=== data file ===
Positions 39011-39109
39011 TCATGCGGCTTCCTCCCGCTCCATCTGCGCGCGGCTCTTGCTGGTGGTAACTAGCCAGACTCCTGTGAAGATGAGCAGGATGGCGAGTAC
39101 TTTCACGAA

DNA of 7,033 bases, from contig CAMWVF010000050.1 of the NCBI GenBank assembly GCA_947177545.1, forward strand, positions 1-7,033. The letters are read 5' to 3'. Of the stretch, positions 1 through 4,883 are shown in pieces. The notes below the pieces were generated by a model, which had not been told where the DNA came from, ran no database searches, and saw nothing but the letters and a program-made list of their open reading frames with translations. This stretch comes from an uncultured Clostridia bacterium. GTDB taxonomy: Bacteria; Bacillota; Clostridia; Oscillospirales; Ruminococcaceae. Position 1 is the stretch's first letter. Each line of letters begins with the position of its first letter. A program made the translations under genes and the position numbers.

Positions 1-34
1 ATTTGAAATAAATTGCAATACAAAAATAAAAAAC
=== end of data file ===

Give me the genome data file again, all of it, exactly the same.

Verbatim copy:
Positions 39011-39109
39011 TCATGCGGCTTCCTCCCGCTCCATCTGCGCGCGGCTCTTGCTGGTGGTAACTAGCCAGACTCCTGTGAAGATGAGCAGGATGGCGAGTAC
39101 TTTCACGAA

DNA of 7,033 bases, from contig CAMWVF010000050.1 of the NCBI GenBank assembly GCA_947177545.1, forward strand, positions 1-7,033. The letters are read 5' to 3'. Of the stretch, positions 1 through 4,883 are shown in pieces. The notes below the pieces were generated by a model, which had not been told where the DNA came from, ran no database searches, and saw nothing but the letters and a program-made list of their open reading frames with translations. This stretch comes from an uncultured Clostridia bacterium. GTDB taxonomy: Bacteria; Bacillota; Clostridia; Oscillospirales; Ruminococcaceae. Position 1 is the stretch's first letter. Each line of letters begins with the position of its first letter. A program made the translations under genes and the position numbers.

Positions 1-34
1 ATTTGAAATAAATTGCAATACAAAAATAAAAAAC